Piero Scaruffi(Copyright © 2013 Piero Scaruffi | Legal restrictions )
These are excerpts and elaborations from my book "The Nature of Consciousness"
The South African psychiatrist Mark Solms argued that the identification of dreaming and REM is incorrect, because, he believes, dreaming is possible without REM (Non-REM dreaming or NREM dreaming). He also claimed to have located the origins of dreaming in the ventral tegmental area of the midbrain, and not in the pons (as Jouvet and Hobson believed). Therefore Solms argued that the dopaminergic system (the one originating in the ventral tegmental area) is the neurochemical basis for dreaming.
Hobson believed that dreaming has its origins in the same region of the pons that generates REM sleep. Solms believes that only REM originates in the pons, i.e. that dreams and REM are physically controlled by two different regions of the brain.
The Canadian psychiatrist Jie Zhang argued that dreaming and REM sleep must be controlled by different parts of the brain (“Memory process and the function of sleep”, 2004). The two kinds of sleep serve two different purposes. The day’s memory are stored in a temporary memory. This working memory consists of two subsidiary systems: the conscious and the non-conscious subsidiary systems. NREM sleep is for processing the declarative (conscious) memory, and REM sleep is for processing the procedural (nonconscious) memory. When the unconscious procedural memory is transferred from the temporary memory to the long-term memory during REM sleep, the conscious declarative memory enters Hobson’s "continual-activation" mode to interpret the memory stream. Dreaming is only an epiphenomenon of the conscious subsidiary system of working memory.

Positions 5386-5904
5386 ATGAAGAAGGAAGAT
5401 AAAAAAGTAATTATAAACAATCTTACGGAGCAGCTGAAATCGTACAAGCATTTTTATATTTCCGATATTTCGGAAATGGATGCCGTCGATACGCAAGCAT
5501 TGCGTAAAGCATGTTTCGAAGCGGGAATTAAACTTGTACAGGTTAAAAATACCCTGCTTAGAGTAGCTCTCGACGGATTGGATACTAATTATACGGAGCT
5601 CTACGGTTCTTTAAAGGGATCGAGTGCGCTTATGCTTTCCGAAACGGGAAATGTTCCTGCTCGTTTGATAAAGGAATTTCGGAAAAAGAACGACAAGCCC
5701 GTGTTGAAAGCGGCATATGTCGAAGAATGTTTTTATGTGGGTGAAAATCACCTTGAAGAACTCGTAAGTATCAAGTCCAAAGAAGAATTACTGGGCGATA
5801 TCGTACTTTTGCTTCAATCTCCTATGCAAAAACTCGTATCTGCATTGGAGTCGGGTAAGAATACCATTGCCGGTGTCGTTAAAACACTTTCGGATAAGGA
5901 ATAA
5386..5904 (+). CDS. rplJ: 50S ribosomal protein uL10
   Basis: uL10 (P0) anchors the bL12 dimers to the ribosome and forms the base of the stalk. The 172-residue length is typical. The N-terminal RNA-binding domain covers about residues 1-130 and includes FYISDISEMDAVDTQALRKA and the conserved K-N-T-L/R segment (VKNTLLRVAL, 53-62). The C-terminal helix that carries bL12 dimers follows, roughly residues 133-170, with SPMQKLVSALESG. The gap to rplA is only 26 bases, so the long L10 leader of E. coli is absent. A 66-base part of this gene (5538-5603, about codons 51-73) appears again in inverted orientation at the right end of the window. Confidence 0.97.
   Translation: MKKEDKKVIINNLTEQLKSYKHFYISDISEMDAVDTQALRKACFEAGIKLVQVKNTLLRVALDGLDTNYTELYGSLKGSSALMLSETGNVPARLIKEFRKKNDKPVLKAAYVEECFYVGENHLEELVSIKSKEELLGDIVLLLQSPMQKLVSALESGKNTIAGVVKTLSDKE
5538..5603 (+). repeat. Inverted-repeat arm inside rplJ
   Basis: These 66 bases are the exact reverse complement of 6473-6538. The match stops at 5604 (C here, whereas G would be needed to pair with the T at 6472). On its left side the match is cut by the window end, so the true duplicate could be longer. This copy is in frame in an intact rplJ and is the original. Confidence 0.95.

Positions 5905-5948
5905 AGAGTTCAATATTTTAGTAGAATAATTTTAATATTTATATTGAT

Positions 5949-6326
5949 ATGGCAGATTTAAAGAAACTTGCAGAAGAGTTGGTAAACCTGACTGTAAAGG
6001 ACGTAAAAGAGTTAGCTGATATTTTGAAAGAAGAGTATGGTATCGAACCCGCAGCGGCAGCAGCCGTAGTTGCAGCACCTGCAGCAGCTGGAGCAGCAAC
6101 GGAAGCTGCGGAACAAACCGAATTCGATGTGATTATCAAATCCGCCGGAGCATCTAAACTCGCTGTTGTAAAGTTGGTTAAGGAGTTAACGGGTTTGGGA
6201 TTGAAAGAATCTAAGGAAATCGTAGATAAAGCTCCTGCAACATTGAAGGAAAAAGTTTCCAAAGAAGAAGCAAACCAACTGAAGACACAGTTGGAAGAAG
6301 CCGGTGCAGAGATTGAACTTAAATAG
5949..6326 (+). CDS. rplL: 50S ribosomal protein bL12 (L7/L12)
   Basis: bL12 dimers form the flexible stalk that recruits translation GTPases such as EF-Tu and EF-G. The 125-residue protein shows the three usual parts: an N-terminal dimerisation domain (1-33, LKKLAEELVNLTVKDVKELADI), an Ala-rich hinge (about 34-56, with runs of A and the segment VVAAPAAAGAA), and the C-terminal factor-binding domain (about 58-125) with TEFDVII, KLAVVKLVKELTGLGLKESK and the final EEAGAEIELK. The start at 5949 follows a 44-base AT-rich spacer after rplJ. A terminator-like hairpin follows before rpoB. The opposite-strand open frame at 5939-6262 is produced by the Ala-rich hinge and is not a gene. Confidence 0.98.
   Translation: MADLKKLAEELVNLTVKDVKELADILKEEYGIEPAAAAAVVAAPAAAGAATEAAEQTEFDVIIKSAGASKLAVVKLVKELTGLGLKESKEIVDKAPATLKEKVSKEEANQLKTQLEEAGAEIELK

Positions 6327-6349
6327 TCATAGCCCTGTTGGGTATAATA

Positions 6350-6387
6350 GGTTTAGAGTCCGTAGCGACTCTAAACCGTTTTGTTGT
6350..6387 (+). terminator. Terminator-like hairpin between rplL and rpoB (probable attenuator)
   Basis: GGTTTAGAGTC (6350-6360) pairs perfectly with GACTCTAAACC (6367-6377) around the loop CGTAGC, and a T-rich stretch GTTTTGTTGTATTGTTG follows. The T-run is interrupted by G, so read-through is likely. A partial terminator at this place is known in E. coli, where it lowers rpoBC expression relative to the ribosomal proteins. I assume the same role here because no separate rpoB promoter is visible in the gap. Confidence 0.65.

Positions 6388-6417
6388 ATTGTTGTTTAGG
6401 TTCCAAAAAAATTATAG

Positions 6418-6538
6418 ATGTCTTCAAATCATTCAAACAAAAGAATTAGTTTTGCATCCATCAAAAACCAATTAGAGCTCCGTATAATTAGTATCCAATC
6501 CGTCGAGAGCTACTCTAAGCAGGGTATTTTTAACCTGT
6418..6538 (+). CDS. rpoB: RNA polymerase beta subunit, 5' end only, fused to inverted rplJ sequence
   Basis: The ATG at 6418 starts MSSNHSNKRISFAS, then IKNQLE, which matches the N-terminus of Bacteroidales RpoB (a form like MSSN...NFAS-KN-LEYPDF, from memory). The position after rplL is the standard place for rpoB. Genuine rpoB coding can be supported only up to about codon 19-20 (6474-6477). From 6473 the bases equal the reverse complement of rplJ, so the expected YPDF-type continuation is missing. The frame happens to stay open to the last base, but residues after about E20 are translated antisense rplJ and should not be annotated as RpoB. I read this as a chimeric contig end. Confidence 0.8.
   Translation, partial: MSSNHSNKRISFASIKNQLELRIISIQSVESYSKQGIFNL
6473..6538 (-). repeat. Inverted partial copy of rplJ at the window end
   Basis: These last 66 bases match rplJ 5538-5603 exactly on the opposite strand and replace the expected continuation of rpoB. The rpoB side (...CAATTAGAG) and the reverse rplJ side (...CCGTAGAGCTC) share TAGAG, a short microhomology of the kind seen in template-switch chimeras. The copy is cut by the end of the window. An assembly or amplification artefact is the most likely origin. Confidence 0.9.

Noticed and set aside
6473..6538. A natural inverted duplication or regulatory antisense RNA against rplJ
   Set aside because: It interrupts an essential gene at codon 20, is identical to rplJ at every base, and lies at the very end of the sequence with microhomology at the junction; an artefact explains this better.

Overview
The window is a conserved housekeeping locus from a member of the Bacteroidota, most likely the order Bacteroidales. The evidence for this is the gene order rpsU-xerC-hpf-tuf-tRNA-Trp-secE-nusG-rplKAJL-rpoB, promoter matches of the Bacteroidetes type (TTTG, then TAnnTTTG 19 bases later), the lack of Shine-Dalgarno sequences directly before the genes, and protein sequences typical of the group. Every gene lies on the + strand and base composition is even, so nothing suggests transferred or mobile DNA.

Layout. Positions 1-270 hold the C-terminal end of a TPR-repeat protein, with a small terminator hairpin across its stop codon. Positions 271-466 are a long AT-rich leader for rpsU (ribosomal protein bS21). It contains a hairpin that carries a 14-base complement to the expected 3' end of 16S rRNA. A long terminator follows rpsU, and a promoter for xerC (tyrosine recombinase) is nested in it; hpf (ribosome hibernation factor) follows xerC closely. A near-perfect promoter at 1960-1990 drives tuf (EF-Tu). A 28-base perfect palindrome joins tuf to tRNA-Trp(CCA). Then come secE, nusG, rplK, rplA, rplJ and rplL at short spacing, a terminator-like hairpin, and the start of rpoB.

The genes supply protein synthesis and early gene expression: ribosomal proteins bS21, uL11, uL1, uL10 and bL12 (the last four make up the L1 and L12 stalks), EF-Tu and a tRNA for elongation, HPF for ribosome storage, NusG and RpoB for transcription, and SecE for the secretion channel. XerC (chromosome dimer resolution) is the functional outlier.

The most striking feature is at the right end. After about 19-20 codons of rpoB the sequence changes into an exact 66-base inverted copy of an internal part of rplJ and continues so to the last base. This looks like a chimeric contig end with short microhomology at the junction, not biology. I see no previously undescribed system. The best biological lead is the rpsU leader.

Traditionally, dreaming has been identified with rapid eye-movement (REM) sleep which corresponds to high-frequency electroencephalographic activity similar to waking activity. However, Francesca Siclari has shown that we dream during about 70% of our non-REM sleep (characterized by low-frequency activity) in addition to 95% of our REM sleep ("The neural correlates of dreaming", 2017). Siclari found that in both NREM and REM sleep dreams are associated with activity in posterior cortical regions, suggesting that these regions may constitute the neural correlate of dreams.
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